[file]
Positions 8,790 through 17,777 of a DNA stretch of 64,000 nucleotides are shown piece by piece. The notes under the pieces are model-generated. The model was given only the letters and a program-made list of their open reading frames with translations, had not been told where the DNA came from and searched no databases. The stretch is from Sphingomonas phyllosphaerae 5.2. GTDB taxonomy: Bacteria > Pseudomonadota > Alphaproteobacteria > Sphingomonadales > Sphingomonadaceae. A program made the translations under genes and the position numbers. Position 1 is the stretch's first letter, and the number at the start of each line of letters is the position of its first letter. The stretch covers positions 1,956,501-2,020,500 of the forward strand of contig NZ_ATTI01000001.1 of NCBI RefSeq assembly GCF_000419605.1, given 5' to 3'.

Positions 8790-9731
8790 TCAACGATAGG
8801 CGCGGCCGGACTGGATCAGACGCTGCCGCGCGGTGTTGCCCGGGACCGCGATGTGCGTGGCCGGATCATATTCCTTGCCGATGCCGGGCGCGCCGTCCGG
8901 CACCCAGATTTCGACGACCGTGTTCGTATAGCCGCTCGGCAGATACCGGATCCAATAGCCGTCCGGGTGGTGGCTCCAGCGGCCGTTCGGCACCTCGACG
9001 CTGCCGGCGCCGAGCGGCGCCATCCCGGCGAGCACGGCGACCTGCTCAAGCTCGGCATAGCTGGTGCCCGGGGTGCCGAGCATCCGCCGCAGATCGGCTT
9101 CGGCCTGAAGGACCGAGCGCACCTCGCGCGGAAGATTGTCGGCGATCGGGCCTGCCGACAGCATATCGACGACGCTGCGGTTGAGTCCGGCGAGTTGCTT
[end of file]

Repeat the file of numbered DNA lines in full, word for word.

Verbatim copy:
Positions 8,790 through 17,777 of a DNA stretch of 64,000 nucleotides are shown piece by piece. The notes under the pieces are model-generated. The model was given only the letters and a program-made list of their open reading frames with translations, had not been told where the DNA came from and searched no databases. The stretch is from Sphingomonas phyllosphaerae 5.2. GTDB taxonomy: Bacteria > Pseudomonadota > Alphaproteobacteria > Sphingomonadales > Sphingomonadaceae. A program made the translations under genes and the position numbers. Position 1 is the stretch's first letter, and the number at the start of each line of letters is the position of its first letter. The stretch covers positions 1,956,501-2,020,500 of the forward strand of contig NZ_ATTI01000001.1 of NCBI RefSeq assembly GCF_000419605.1, given 5' to 3'.

Positions 8790-9731
8790 TCAACGATAGG
8801 CGCGGCCGGACTGGATCAGACGCTGCCGCGCGGTGTTGCCCGGGACCGCGATGTGCGTGGCCGGATCATATTCCTTGCCGATGCCGGGCGCGCCGTCCGG
8901 CACCCAGATTTCGACGACCGTGTTCGTATAGCCGCTCGGCAGATACCGGATCCAATAGCCGTCCGGGTGGTGGCTCCAGCGGCCGTTCGGCACCTCGACG
9001 CTGCCGGCGCCGAGCGGCGCCATCCCGGCGAGCACGGCGACCTGCTCAAGCTCGGCATAGCTGGTGCCCGGGGTGCCGAGCATCCGCCGCAGATCGGCTT
9101 CGGCCTGAAGGACCGAGCGCACCTCGCGCGGAAGATTGTCGGCGATCGGGCCTGCCGACAGCATATCGACGACGCTGCGGTTGAGTCCGGCGAGTTGCTT